A petition has been launched urging Hertfordshire Council to reconsider its intention to dispose of 91% of its art collection. Save Hertfordshire’s Public Art Collection has already amassed over 900 signatures and urges supporters to sign up before the end of March, when a public consultation by the council comes to a close.
The petition states that a majority of the collection, which began in 1949 as the Hertfordshire Schools Art Loan Collection, was purchased with public funds.
As well as the risk that many of the 1659 artworks being disposed of could go into private hands, the petition raises the wider significance of this collection, as not only a part of Hertfordshire’s heritage, but also as one of the few remaining local authority school art loan collections.
The campaign to stop the sale of the works says that the collection includes work by Peter Blake, George Chapman, Malvina Cheek, Alan Davie, Joan Eardley, Sylvia Gosse, Barbara Hepworth, Josef Herman, John Nash, Chris Orr, John Tunnard, Edward Wadsworth and Carel Weight, as well as “many other highly regarded artists”.
The campaign to save the works demands that the council:
- Make public the independent review of the collection that the council commissioned in 2016
- Revoke the authority given to the council’s director of resources to sell artworks
- Seek alternative funding and management options for the collection
- Ensure the artworks are retained in Hertfordshire
- Place the collection in trust for the benefit of current and future generations
The council are proposing to dispose of 428 works initially and then make plans for the remaining 1,232 works later in 2018. To this end, the council has held two week-long consultations for each of the five different collection categories.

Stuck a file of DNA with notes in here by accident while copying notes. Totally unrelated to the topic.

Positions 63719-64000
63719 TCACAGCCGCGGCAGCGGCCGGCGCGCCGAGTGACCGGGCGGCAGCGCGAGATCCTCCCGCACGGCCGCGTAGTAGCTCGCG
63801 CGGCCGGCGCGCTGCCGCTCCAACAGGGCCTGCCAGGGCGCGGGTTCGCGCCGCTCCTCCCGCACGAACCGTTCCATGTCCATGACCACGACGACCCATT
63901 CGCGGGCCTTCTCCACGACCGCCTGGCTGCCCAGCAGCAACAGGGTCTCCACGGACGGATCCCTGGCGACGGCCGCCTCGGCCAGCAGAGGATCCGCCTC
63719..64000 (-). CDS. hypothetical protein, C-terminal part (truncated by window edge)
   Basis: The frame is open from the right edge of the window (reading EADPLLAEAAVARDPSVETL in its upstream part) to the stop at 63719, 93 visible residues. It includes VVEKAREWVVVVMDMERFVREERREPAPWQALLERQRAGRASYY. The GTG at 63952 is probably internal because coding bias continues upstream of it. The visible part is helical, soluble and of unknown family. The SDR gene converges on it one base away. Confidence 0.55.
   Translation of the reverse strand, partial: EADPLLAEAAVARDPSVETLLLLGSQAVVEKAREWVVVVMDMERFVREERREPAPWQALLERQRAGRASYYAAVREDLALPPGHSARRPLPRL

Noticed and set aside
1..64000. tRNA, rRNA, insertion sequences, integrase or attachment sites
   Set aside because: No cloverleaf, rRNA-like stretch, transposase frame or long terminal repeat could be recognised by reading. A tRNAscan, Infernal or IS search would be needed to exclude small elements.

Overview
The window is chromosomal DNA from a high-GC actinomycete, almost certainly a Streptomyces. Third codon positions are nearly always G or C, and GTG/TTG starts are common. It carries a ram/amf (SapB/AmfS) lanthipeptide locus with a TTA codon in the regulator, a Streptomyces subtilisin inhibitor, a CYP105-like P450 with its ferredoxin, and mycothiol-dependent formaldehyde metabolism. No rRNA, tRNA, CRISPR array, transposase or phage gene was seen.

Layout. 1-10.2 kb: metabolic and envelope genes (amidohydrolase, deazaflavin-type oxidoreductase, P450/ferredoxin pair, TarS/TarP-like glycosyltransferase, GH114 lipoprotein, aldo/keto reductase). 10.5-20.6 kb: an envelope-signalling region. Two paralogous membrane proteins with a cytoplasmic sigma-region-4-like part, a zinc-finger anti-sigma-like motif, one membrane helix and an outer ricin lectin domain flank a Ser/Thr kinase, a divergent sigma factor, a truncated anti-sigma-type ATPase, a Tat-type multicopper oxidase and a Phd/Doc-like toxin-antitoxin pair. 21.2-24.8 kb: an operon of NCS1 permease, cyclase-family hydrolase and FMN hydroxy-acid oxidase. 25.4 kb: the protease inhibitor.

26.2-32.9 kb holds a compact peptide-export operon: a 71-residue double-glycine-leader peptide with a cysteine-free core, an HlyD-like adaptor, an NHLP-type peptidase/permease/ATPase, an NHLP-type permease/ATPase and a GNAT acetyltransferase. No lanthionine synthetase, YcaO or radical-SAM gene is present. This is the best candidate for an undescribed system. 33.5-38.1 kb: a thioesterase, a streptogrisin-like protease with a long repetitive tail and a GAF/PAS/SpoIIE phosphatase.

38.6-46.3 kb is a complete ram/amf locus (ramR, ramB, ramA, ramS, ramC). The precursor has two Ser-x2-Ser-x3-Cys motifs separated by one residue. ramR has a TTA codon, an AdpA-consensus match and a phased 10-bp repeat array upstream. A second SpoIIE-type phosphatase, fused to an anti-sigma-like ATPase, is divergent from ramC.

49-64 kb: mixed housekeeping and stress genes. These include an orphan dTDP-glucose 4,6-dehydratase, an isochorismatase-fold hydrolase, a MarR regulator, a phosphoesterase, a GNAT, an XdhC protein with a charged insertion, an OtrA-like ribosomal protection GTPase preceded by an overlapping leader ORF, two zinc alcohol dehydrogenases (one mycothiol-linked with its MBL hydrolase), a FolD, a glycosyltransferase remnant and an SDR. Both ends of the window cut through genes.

Starting from 22 January 2018, the first four consultations for acrylics and oil paintings (112 works), drawings and watercolours (70 works), lithographs and silkscreens (95 works) and aquatints and etchings (114 works) have now closed. The fifth category of miscellaneous works, comprising 37 items, ends on 1 April 2018.
As part of the consultation the council is asking members of the public to notify them of any particular local relevance of a piece of work and also invite expression of interest from those who would like to acquire a work. It states that money raised will be used for the conservation of the remaining 167 works that it intends to retain as a small collection.
A spokesperson for Hertfordshire Council said: “[T]he evolving curriculum, modern technology and the interactive approach of local and national galleries and museums has made this service redundant. Many of the works are currently in storage, where some are deteriorating and need conservation work.”
“We want to dispose of these artworks to ensure that they can be looked after in the future and we can focus on maintaining and improving public access to a smaller Hertfordshire significant collection… If sufficient signatures are obtained, the petition will be considered by the appropriate council panel.”
Save Hertfordshire’s Public Art Collection believes that there are further options that still need to be explored, such as a collaboration with the county’s museums and galleries. The campaign states that the estimated £300,000 net proceeds from sales is only 0.03% of the council’s annual budget.
Petition founder Armaiti Bedford said: “The Collection is of cultural, artistic, educational, social and historic value. It places Hertfordshire into the story of British art and education, and is an important part of the county’s heritage. The Collection belongs to us all – it should be seen, used and celebrated.”
Hertfordshire Council’s Art collection consultation can be completed until 1 April 2018. Save Hertfordshire’s Public Art Collection petition is requesting that supporters sign it before the end of March
Screen grab from Save Hertfordshire’s Public Art Collection petition
Amended, 23 March 2018: The quotes from Hertfordshire Council and Armaiti Bedford were added the initial publication of this article.